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Martin Johnson Heade ~ Still Life | Hudson River School


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Author ✍️ at 10/06/2011 06:32:00 PM



Martin Johnson Heade (originally Heed) was born in Lumberville, in Bucks County, Pennsylvania on August 11, 1819. He received his earliest artistic training from the painter Edward Hicks (1780-1849) and perhaps had additional instruction from Hicks' younger cousin Thomas, a portrait painter. The influence of these two artists is evident in Heade's earliest works, which were most often portraits painted in a rather stiff and unsophisticated manner.




Heade traveled abroad around 1838 (the precise date of this first European trip is uncertain), and settled in Rome for two years. He made his professional debut in 1841 when his Portrait of a Little Girl (present location unknown) was accepted for exhibition at the Pennsylvania Academy of the Fine Arts in Philadelphia. In 1843 his Portrait of a Young Lady (present location unknown) was shown at New York's National Academy of Design.




Following a second trip to Europe in 1848 Heade attained a somewhat greater artistic sophistication and began to exhibit more regularly. He moved frequently in the late 1840s and early 1850s, establishing a pattern of itinerancy that would persist throughout his life. Heade gradually concentrated less and less on portrait painting, and by the mid-1850s was starting to experiment with landscape painting. In 1859 he settled in New York, where he met Frederic Edwin Church, who became one of his few close friends in the American art world. Heade was drawn to coastal areas and began to specialize in seascapes and views of salt marshes; soon he was receiving praise for his ability to capture changing effects of light, atmosphere, and meteorological conditions.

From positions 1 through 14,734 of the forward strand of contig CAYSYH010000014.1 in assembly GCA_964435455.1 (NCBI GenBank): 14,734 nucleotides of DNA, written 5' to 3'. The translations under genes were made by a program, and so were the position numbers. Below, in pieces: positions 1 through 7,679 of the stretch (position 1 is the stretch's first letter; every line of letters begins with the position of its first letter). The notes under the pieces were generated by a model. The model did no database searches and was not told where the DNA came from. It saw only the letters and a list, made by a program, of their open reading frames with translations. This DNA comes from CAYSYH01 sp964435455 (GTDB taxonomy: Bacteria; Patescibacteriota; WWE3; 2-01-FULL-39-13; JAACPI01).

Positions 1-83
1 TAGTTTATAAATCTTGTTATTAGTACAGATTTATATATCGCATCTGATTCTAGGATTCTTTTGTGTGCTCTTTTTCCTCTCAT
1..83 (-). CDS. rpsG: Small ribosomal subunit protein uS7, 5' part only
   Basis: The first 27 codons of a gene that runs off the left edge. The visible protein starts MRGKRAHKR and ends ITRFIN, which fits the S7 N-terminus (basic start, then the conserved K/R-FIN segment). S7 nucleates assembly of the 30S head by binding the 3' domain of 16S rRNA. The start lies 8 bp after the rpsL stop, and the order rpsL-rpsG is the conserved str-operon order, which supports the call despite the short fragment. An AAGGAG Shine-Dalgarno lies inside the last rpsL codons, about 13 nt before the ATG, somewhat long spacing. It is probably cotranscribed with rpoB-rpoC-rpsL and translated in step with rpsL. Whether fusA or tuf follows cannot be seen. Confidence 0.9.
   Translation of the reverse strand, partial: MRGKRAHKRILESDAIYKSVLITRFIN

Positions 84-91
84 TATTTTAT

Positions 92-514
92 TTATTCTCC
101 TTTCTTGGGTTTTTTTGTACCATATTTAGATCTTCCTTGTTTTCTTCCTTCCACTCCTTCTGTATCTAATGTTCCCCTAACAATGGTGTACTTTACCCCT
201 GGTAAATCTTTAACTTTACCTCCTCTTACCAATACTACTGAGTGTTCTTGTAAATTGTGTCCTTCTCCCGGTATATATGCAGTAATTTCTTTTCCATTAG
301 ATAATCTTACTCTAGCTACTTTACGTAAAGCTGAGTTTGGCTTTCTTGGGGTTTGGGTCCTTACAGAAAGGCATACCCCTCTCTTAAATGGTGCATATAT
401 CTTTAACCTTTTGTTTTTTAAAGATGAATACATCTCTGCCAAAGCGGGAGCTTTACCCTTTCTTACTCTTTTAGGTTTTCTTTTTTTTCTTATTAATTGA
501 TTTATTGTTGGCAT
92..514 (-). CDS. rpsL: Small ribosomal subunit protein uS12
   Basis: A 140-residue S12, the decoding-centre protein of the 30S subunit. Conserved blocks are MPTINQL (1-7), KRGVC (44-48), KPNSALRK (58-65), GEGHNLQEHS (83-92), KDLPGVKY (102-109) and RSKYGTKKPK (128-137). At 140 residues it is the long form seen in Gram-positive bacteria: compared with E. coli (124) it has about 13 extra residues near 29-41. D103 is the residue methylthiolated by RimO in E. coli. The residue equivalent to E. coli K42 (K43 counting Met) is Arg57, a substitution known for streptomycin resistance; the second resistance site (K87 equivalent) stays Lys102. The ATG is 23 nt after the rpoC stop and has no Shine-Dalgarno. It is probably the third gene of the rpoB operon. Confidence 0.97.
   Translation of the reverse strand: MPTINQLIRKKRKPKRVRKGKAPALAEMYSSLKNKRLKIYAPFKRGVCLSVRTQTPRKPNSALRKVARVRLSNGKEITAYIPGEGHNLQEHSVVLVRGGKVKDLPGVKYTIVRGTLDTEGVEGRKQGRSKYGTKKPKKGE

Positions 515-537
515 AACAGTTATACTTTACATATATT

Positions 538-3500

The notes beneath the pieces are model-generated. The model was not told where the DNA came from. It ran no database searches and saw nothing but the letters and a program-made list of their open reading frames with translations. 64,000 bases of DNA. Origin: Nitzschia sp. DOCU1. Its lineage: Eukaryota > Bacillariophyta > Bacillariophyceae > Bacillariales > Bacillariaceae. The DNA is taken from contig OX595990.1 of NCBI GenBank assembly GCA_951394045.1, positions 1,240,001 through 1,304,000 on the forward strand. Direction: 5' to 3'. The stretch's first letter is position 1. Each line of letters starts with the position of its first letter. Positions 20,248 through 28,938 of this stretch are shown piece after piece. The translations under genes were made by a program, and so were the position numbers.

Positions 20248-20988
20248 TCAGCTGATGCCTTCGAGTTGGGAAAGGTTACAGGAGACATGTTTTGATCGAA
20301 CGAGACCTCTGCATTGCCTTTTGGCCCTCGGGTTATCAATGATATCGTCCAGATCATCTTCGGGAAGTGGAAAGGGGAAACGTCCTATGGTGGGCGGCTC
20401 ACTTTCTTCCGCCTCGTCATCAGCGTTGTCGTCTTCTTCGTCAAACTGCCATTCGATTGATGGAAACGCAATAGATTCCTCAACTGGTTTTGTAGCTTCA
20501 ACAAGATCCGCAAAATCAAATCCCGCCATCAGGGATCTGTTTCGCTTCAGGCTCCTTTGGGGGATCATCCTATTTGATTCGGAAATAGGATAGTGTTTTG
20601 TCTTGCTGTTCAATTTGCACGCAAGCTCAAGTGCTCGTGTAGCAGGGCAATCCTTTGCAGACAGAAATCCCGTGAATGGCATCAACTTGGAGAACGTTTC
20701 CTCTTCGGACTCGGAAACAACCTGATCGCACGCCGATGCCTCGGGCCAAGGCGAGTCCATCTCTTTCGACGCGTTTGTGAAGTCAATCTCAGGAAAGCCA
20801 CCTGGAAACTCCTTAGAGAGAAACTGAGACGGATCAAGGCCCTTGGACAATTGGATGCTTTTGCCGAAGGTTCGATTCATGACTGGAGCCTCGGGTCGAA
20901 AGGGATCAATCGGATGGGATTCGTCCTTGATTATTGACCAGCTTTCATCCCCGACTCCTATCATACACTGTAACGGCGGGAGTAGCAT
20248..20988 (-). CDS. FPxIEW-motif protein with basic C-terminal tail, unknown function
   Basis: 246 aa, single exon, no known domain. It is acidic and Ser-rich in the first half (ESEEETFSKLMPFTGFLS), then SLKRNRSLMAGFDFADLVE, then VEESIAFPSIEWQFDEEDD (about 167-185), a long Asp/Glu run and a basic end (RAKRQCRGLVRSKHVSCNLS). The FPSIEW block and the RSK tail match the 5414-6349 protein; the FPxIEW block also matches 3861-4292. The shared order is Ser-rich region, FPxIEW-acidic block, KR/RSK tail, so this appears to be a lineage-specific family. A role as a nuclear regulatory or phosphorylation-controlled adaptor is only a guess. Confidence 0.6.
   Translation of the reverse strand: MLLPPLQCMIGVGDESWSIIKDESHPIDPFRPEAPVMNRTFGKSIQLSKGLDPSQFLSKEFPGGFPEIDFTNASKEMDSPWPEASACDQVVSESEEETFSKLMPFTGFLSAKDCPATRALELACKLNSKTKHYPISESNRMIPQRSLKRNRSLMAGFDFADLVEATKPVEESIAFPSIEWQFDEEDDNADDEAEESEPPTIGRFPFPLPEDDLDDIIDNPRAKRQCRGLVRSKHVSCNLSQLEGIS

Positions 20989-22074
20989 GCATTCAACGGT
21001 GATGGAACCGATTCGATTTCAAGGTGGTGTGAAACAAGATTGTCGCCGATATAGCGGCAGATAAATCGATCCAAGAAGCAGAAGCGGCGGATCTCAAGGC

In the late 1850s and early 1860s he began to experiment with still-life painting, an interest he would maintain for the rest of his career. He continued to travel in the eastern United States and then, in 1863, made the first of three trips to South America. Church had already been to the tropics twice, and his large-scale paintings of dramatic South American scenes had won him widespread fame and critical approval. Although Church encouraged his friend to seek out equally spectacular scenery for his own paintings, Heade was generally interested in more intimate and less dramatic views. While in Brazil in 1863 he undertook a series of small pictures called The Gems of Brazil (c. 1863-1864, Manoogian collection), showing brightly colored hummingbirds in landscape settings. He hoped to use these images in an elaborate illustrated book he planned to write about the tiny birds, but the project was never completed. Nevertheless, he maintained his interest in the subject and in the 1870s began to paint pictures combining hummingbirds with orchids and other flowers in natural settings. During these years he continued to paint marsh scenes, seascapes, still lifes, and the occasional tropical landscape.





In later life Heade's wanderings took him to various spots, including British Columbia and California. Never fully accepted by the New York art establishment--he was, for instance, denied membership in the Century Association and was never elected an associate of the National Academy of Design--Heade eventually settled in Saint Augustine, Florida, in 1883. He was married that same year and at last enjoyed a reasonably stable domestic and professional existence. He also formed the first productive relationship of his career with a patron, the wealthy oil and railroad magnate Henry Morrison Flagler, who would commission and purchase several dozen pictures over the next decade. Heade continued to paint subjects that he had previously specialized in, such as orchids and hummingbirds, but he now also turned his attention to Florida marsh and swamp scenes and still lifes of cut magnolia leaves and flowers. Heade and his work were largely forgotten by the time of his death on in St. Augustine on September 4, 1904, and it was only with the general revival of interest in American art in the 1940s that attention was once again turned to him and his reputation restored. | © National Gallery of Art, Washington, DC.